Meet Raissa, a clear-eyed, silver-tongued, independent musical force. A singer who says her voice is like an adventure - you're not sure what's going to happen next - and who says her music is like the shipping forecast inside her head. It's pop but not as we know it. She's an instant-recall songwriter and hypnotic vocalist but, more than that, she makes you feel like you're shipwrecked with her. It's this and the performing style she describes as "music for deaf people" that has won her fans (Brett from Suede made a special request for her to support his band, and Cypress Hill have remixed her).
One listen to her album Believer and you'll hear why. Raissa dares to be eclectic: stretching and warping her music from the string-laden atmospherics of Step On Up to the sing-along pop of Walk Right Through; from Strange World's faraway nursery rhyming to the swooney drama of How Long Do I Get. The lyrics are oblique but accessible, The tunes immediate and memorable, the music textural, unusual. Her two collaborators - Dan Birch and Paul Sandrone - bring obscure hip-hop beats and Italian-mod guitar riffs to the mix: no Britpop insularity here. Reference points? We might mention Björk, The Cocteau Twins, Portishead, Joni Mitchell, the soundtrack to Paris Texas. Raissa herself mentions Prince and Bowie as heroes. "In Britain it's easier to get away by having attitude and something to say, but in America, if you can't play, you won't make it," she says, musicainly.
Raissa grew up in seventies and eighties South London; her determinedly international outlook arose from her mixed roots - a mixture of Chinese, Indian, Mexican and Russian. Her parents would take her and her brother out of school to go travelling; at twelve she trekked the length of India, six years later she'd covered the whole of Europe and America. By thirteen, Raissa was busking in Covent garden - "Busking answered a lot of questions about living; where to go, how to make money". On leaving school, she combined this with her love of travel to make her way round Europe, headlining a festival in Budapest at the age of 18. She draws on this for her album's imagery; and her experiences abroad filter into her music, which is too spirited and strange to be purely British. Such travels, though, fostered a feeling of alienation - "I was an outsider at school. I was always on my own" - and this, too, can be heard, or perhaps felt, at the lonely heart of the album.
After these adventures, Raissa decided to get down to business by enrolling herself on a music course at Bristol. During this time she became involved in the bubbling local music scene where she found her future partners. She met Paul at a party and pestered him to work with her; he in turn introduced her to computer programmer Dan who had his own studio, and the three set about writing. Of her Bristol learning curve, Raissa says: "You can only improvise and access emotion if you've got enough confidence and experience and learning behind you. These two people gave me that." Now she, Dan and Paul can create the broken perfection of Strange World in a first-take seven minutes.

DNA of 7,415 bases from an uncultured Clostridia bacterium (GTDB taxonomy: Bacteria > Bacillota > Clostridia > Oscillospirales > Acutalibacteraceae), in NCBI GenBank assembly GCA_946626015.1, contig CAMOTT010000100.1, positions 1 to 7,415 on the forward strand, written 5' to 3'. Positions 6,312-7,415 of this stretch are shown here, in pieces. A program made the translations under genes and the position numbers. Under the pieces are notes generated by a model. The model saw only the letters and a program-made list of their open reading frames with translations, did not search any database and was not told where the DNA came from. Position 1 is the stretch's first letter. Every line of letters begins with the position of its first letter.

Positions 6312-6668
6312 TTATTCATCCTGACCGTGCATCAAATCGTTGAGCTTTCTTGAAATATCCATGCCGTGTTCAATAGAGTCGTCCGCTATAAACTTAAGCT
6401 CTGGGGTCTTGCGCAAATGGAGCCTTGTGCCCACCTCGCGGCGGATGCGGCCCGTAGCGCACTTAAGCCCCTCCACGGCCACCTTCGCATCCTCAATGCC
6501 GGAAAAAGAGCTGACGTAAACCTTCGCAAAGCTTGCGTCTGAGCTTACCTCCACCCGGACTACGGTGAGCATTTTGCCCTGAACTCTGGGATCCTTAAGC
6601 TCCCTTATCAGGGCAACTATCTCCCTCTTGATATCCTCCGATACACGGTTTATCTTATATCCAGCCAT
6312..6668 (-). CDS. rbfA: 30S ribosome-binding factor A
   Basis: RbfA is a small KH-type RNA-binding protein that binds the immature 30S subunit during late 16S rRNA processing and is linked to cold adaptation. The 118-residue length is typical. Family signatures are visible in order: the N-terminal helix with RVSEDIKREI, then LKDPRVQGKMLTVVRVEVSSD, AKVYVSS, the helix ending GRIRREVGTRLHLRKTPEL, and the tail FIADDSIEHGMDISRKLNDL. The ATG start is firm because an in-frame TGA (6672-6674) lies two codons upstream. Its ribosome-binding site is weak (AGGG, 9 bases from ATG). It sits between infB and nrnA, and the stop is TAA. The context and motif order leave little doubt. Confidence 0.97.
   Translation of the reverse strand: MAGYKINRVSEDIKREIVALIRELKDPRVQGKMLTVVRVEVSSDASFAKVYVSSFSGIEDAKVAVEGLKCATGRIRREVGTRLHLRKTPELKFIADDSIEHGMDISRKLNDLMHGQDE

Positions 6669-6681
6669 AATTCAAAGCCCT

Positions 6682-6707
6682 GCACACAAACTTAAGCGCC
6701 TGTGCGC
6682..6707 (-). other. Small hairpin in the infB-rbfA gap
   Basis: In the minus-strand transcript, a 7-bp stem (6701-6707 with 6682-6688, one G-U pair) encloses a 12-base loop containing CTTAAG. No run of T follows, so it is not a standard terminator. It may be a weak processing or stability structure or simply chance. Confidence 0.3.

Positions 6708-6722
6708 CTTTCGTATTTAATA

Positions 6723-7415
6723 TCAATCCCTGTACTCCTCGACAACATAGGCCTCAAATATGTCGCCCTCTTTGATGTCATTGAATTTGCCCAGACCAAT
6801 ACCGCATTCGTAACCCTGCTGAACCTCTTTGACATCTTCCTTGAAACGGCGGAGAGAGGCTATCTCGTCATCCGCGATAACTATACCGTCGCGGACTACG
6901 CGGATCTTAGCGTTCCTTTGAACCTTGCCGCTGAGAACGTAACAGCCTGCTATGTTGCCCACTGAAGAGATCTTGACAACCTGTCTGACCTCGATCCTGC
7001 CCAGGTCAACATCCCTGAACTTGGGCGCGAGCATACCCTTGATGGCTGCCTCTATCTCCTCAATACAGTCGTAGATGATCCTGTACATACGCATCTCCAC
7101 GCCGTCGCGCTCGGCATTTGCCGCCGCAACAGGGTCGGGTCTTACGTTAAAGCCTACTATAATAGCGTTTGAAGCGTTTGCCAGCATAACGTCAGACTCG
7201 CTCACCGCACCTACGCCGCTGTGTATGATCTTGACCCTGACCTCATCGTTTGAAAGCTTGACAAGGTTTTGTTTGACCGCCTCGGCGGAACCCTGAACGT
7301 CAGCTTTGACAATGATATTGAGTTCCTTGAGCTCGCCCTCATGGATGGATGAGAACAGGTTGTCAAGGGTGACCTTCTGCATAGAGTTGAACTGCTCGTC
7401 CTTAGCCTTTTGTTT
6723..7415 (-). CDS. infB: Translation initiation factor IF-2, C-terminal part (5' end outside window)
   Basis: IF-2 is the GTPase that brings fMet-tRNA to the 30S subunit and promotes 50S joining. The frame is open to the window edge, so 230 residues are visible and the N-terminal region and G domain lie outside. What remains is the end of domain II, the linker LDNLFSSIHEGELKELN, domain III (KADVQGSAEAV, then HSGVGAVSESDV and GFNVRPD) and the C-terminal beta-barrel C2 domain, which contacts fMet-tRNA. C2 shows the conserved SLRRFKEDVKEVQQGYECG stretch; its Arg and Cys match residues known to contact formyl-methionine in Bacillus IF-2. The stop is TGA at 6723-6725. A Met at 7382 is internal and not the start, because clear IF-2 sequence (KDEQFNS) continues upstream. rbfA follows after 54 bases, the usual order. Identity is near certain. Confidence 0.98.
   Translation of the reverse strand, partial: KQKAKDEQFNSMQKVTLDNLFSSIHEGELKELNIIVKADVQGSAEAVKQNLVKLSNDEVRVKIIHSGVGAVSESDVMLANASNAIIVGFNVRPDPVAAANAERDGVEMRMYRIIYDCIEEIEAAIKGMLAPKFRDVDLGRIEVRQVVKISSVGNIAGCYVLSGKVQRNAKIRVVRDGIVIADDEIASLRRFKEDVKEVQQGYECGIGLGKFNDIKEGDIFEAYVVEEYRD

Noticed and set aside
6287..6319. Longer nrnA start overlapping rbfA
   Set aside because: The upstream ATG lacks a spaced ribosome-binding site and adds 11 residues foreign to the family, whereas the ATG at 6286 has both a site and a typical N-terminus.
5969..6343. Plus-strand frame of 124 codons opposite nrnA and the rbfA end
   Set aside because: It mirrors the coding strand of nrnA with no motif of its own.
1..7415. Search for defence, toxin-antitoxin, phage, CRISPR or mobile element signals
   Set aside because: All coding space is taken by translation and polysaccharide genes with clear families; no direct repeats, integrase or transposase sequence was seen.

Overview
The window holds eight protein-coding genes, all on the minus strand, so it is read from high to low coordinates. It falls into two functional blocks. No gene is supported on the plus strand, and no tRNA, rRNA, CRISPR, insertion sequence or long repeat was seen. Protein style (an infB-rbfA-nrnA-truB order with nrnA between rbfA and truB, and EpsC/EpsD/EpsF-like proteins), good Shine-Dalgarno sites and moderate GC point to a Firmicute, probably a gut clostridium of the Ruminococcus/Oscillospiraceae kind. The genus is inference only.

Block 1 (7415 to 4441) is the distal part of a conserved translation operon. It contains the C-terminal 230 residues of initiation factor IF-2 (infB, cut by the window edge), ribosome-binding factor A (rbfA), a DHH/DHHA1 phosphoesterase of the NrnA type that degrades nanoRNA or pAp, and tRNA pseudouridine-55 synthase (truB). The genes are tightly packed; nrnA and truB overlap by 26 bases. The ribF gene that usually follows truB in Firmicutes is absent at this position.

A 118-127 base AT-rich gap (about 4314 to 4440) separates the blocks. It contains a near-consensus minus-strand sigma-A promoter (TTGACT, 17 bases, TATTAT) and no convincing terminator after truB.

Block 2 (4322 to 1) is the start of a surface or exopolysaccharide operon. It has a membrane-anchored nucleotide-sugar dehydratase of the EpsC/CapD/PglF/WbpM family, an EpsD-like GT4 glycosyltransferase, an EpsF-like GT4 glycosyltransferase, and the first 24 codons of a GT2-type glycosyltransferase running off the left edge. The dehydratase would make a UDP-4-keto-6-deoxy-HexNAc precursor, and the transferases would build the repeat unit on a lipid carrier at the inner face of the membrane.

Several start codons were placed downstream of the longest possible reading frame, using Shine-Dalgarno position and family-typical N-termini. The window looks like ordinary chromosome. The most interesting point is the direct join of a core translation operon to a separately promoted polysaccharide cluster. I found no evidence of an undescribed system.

Four years in Bristol and Raissa wanted out; she had the songs - so she went to London and got the deal. Her first LP (Meantime in 1996) brought critical attention and the support slot with Suede. Then Believer, a giant leap forward, which showed her vocal maturity and the songwriting skills that only come when musicians are truly attuned to one another. There was another factor: Raissa's baby Finn had just arrived so all studio work was necessarily quick and concentrated. He woke up halfway through the recording of Strange World; if you listen hard, you can just hear him crying.
A year of promotion saw television appearances on TFI Friday, T4, Big Breakfast and VH1 amongst others. The single 'How Long Do I Get was play-listed at Radio 1 and Raissa was interviewed for Woman's Hour on Radio 4. There were more gigs, including a second Suede Tour, Camden's Dingwalls and Shepherd's Bush Empire and a European Tour.
In 2002 Raissa hooked up with LHB, supporting Kylie on her 'Fever' tour. She is currently collaborating on their forthcoming album 'Learn To Love The Music Machine'.
Raissa says: "I got into music because I was into big ideas. I was searching for the unifying theory, and music affects everyone, regardless of who they are or where they're from in the world".
Big ideas. Big aims. Big talent. Don't settle for the namby-pambies of this girly world. Try a woman with a true, travelling ambition.